Review by Ben MacNair
It is an old story, but with modern complications. Boy meets girl. Boy meets another girl, and then another, and a few more, he wants to get his money’s worth from the internet dating site he has joined.
When your self worth depends on the importance that other people place on a handful of photos, and some pithy, enticing words about who you are, and what you are looking for, people are in danger of becoming commodities.
This is a book that is full of humour, it goes at a cracking pace, the main characters are all well-drawn, believable, and relatable. Danny’s mother is ill, and this concentrates his mind on finding a partner, the type of girl he can take home to his mum, but who will also impress his friends, who won’t be put of by anything about him. As Danny keeps swiping, and meeting more and more people, taking him further away from the sedate, and peaceful life he used to have, his own life becomes more and more complicated.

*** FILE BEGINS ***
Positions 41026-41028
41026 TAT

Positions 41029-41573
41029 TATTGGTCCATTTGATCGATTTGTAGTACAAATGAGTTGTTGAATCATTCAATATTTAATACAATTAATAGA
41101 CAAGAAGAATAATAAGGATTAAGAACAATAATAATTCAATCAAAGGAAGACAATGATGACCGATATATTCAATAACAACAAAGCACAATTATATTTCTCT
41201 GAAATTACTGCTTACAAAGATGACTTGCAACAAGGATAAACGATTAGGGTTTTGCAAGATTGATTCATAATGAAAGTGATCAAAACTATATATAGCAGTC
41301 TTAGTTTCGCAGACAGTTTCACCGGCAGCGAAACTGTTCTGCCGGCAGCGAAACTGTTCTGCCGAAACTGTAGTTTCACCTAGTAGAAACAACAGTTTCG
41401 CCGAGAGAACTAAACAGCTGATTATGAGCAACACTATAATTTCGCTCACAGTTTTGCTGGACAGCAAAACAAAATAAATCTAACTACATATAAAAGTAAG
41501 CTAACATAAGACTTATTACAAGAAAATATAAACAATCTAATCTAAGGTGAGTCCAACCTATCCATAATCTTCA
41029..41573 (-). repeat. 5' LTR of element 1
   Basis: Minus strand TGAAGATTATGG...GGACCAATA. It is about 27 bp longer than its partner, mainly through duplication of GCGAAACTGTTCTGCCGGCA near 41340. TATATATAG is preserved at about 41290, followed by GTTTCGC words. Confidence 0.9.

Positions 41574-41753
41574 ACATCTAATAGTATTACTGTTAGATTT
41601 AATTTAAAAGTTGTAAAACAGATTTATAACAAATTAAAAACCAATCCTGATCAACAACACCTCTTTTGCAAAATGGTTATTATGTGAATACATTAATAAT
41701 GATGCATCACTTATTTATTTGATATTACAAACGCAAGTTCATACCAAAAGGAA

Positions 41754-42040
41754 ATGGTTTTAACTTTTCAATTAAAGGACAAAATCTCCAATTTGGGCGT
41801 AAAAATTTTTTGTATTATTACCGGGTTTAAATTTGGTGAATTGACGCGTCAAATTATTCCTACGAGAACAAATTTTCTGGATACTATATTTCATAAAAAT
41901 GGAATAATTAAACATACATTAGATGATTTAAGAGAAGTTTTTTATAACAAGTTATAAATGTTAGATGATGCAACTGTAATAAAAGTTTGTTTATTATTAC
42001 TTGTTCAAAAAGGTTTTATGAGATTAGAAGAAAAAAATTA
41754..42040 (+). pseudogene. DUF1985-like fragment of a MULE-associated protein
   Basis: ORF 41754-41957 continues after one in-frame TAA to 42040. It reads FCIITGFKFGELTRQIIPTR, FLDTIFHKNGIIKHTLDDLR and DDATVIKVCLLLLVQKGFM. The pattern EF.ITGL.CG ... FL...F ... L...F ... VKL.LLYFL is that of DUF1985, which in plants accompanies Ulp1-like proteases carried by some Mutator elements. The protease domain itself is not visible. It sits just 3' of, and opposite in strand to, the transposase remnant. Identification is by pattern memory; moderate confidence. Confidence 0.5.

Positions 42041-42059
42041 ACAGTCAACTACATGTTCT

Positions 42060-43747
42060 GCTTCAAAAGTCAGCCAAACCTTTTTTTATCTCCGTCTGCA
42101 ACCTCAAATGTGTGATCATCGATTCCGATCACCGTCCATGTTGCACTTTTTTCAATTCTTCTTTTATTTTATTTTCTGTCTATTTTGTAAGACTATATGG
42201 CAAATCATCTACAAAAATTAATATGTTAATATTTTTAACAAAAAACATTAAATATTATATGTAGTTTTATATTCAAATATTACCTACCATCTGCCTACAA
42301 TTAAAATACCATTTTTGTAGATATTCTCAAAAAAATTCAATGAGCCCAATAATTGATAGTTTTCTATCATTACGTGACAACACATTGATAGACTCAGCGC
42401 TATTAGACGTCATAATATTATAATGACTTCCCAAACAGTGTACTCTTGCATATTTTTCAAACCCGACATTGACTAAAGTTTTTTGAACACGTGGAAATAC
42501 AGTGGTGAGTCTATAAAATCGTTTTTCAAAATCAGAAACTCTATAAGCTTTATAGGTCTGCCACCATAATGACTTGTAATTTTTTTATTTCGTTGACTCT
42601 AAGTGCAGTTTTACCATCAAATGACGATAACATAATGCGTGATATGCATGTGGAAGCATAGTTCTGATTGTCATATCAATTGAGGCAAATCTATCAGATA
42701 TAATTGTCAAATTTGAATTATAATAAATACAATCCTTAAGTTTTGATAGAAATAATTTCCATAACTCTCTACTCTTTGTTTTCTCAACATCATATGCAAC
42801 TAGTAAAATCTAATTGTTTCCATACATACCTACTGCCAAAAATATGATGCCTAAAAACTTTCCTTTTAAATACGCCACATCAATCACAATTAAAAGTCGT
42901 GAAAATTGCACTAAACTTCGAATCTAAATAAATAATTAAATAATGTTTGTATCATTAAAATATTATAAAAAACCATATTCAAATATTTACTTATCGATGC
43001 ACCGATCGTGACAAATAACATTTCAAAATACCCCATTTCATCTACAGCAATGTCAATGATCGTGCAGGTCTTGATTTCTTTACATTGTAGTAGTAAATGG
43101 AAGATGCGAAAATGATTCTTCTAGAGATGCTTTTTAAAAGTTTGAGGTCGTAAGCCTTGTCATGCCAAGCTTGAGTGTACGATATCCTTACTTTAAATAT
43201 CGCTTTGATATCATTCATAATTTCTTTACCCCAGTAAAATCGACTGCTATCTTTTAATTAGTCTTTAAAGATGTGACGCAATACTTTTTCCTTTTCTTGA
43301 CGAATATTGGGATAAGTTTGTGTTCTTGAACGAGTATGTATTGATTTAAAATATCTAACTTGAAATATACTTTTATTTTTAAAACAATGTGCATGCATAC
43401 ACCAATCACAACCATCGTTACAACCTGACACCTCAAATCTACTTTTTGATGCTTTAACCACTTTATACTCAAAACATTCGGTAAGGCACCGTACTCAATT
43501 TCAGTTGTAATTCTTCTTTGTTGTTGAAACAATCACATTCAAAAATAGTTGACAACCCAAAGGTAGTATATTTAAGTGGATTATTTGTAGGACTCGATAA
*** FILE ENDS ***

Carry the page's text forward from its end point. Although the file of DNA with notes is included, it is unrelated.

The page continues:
Swiped out is not just a romantic story, and it has elements that are of a decidedly adult nature. This is not a book for any one of a nervous disposition, but it all adds to a narrative that zips along at quite a pace.
The relationship between Danny, his Mother and his brother, who is having difficulties of his own are very well described. The romantic entanglements that he faces as well as the touching relationship he develops with Harriet are also well drawn, and although the ending, with both sad, moving pathos, and romantic fulfilment are signalled well throughout, this is a book that looks at the perils of adult relationships, family life, and jobs and careers in the modern world with a fine eye for detail, and a great way with a joke.
Publisher: PP3 (December 2019)